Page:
Social conservatives were likely none-to-pleased on Wednesday, when the new ranking member of the Senate Judiciary Committee, Jeff Sessions, said that he could see himself voting for a pro-choice nominee for the Supreme Court.
In an appearance on Fox News, the Alabama Republican said he did not "believe in a litmus test," and was comfortable with a judge who had "a different view on abortion than I have." Such a judge, he added, could "still receive my vote."
Asked, specifically, if a pro-choice nominee would could potentially get his backing once he or she was brought to the committee, Sessions replied: "yes"
"I would like to know how they analyze the logic behind Roe vs. Wade," he said. "If they are faithful to the law, then we can get along pretty well."
The jurisprudence and politics of the senator's remarks provide two very interesting and different story lines. For starters, Sessions could (and probably will) qualify his remark by saying he would only support a pro-choice Supreme Court nominee who believed that the topic should be addressed by the states. Indeed, Sessions added, at the end of his Fox News appearance that "the question would be whether they are activist or not."
Politically, however, it's hard to see how the social conservatives who get so geared up for nomination fights find comfort in one of the most influential Republicans in this battle ceding such ground.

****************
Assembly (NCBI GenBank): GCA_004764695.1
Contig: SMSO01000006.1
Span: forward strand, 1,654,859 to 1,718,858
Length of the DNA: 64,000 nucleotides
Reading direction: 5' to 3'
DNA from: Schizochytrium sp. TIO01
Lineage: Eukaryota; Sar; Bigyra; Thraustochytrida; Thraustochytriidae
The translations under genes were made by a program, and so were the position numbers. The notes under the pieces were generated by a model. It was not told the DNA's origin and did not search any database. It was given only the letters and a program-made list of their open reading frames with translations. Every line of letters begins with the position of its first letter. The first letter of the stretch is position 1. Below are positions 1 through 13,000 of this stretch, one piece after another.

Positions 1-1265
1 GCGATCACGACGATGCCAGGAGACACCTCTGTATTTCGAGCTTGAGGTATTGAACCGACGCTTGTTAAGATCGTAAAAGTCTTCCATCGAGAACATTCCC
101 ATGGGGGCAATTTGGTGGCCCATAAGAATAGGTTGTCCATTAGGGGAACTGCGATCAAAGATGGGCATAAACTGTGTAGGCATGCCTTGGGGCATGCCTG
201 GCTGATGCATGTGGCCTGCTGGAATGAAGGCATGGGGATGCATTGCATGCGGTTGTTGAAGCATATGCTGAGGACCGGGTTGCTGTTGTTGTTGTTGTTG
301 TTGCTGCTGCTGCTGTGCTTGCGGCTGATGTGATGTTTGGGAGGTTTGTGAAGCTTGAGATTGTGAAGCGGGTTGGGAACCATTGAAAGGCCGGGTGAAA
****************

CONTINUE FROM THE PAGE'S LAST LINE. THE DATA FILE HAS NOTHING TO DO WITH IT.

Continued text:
UPDATE: It extends beyond the abortion debates.
Earlier in the day, Sessions said he was not "inclined to think that" a nominee's sexuality was "an automatic disqualification." Several of Obama's potential choices are openly gay.
"I may disagree with some legal opinion on those issues," Sessions said, "but I think fundamentally it will be up to the president to submit somebody who would unite the country and would be a clear statement of a mainstream judge who commits himself to the law."
The openness did not hold true for Sessions' Republican colleague, Sen. John Thune.
"I know the administration is being pushed, but I think it would be a bridge too far right now," said the South Dakota Republican. "It seems to me this first pick is going to be a kind of important one, and my hope is that he'll play it a little more down the middle. A lot of people would react very negatively."